Keep our beaches and ocean clean

With Jeffreys Bay being home to Supertubes, regarded as the worlds best wave, as well as the calamari industry being based in St Francis Bay, our heritage is the ocean.

October is Marine Month and it’s commemorated to create awareness of South Africa’s marine and coastal environments and the benefits that our oceans bring to our nation.

A healthy ocean generates more than half of the oxygen we breathe. It’s little surprise then, that our oceans, and the ecosystem that supports them, are so important to our, and the planet’s, future survival.

But it’s not just about the oceans. The marine environment is inherently connected to the rest of the water system.

We all depend on the flow of fresh, clean water from our beautiful fynbos mountains, through the rivers and estuaries and in to the sea for our own survival, providing fresh water on land, and keeping the ocean ecosystem healthy.

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What you and your family can do to ensure the health of our oceans:

  • Reduce your plastic consumption. The most frequently collected items during beach cleanups are made of plastic, think reusable shopping bags, water bottles and utensils.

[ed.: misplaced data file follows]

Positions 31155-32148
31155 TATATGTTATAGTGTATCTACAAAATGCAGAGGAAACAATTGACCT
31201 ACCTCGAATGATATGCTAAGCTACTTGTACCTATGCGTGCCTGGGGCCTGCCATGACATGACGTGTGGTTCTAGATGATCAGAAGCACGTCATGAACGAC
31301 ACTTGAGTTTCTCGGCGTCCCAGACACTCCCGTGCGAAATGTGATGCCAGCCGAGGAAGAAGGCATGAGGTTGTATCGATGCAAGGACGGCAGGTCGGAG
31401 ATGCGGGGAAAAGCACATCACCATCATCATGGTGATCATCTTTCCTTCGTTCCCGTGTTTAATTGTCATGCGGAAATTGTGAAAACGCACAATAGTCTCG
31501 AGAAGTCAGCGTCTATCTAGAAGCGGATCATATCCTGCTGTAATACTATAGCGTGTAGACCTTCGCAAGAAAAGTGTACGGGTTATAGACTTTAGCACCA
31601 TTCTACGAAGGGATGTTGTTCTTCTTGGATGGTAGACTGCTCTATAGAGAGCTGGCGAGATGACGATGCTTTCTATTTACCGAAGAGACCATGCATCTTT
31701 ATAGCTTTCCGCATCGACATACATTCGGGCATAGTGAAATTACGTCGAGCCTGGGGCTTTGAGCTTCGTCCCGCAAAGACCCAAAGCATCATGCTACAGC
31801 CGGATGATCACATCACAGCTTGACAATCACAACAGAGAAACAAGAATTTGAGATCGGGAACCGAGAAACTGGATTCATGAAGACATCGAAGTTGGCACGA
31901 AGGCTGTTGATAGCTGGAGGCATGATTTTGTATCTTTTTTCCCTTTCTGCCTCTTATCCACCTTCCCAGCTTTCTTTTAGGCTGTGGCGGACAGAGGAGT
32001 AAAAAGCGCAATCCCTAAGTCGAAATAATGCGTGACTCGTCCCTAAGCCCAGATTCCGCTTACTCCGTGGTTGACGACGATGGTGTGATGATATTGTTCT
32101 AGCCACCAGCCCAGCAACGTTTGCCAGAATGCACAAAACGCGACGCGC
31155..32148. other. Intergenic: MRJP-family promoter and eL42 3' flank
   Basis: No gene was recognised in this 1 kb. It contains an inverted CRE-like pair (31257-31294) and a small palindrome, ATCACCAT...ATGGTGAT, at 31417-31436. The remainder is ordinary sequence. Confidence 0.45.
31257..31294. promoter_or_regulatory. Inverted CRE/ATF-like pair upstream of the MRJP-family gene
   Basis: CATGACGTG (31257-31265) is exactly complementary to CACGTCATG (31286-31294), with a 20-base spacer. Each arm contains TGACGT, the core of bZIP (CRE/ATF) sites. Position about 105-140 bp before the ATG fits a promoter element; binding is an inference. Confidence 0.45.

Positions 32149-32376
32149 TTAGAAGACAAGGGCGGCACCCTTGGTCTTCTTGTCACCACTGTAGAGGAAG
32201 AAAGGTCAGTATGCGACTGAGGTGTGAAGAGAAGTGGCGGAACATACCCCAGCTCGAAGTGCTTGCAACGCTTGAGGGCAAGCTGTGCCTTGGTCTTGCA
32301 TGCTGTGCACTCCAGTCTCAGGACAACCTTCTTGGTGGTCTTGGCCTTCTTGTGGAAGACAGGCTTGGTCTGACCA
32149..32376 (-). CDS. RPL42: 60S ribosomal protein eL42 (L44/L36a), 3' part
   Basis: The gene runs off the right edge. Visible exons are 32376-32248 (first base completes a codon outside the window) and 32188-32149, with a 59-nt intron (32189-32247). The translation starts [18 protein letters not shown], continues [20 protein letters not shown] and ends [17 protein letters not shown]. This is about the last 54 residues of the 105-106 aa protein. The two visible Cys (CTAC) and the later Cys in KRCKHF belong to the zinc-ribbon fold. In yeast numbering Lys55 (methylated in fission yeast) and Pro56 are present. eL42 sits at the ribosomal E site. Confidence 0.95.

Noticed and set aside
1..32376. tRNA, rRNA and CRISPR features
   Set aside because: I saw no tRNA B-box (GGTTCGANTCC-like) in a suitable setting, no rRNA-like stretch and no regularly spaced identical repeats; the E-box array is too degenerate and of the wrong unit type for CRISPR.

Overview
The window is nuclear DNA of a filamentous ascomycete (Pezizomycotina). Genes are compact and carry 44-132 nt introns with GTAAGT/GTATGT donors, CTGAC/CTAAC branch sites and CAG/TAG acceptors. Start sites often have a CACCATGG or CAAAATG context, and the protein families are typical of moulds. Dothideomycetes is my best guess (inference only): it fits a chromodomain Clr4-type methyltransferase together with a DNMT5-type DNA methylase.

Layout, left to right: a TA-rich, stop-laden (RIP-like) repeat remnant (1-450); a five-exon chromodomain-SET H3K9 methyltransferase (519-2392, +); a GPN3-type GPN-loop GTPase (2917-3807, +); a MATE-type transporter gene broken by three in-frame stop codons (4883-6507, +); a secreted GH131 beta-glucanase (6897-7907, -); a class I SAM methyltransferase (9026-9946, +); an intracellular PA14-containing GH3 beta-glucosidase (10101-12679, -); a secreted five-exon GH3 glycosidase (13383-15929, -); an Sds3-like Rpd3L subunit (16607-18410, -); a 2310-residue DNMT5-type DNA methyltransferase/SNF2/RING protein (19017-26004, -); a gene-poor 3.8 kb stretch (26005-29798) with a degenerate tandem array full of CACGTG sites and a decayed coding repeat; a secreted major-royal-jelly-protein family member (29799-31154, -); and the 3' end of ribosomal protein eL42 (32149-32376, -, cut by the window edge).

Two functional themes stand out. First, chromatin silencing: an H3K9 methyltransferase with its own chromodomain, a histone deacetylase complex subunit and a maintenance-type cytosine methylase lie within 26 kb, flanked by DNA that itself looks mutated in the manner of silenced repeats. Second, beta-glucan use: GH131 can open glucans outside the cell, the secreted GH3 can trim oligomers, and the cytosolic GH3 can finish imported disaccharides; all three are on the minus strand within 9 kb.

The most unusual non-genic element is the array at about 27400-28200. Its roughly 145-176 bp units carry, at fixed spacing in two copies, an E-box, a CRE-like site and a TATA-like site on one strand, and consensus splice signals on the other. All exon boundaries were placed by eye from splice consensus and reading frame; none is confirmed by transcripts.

• Make informed seafood choices. Keep a copy of the sustainable seafood guide with you which indicate which species are green, red or orange. Green meaning you can buy these species legally, orange is that species threatened and red meaning that these species are collapsed therefore the selling and or buying of such species is illegal.
  • Dispose of chemicals properly. Never pour chemicals, pharmaceuticals, oil or paint into the drain or toilets. Check with Kouga municipality’s household hazardous waste program to properly dispose of or recycle chemicals and keep them out of rivers and oceans.
  • Choose green detergents and household cleaners or make your own! Besides being better for your own health, these products are safer for the environment since what goes down the drain can end up in our oceans.
  • Find out the source of your food. Buying local, organic food reduces your carbon footprint, supports the local economy and reduces the amount of pesticides and fertilisers that end up not just in your stomach, but as run-off in rivers and oceans, too.
  • Fill your yard with indigenous species. Reducing the amount of grass in your lawn by planting indigenous shrubs and flower beds will provide a better habitat for birds and other wildlife and require far less water and fertiliser, which can seep into the oceans.
  • Keep your beach visit clean. When visiting the beach, stay off fragile sand dunes, take your trash with you and leave plants, birds and wildlife for everyone to enjoy.

Photo: Clive Wright

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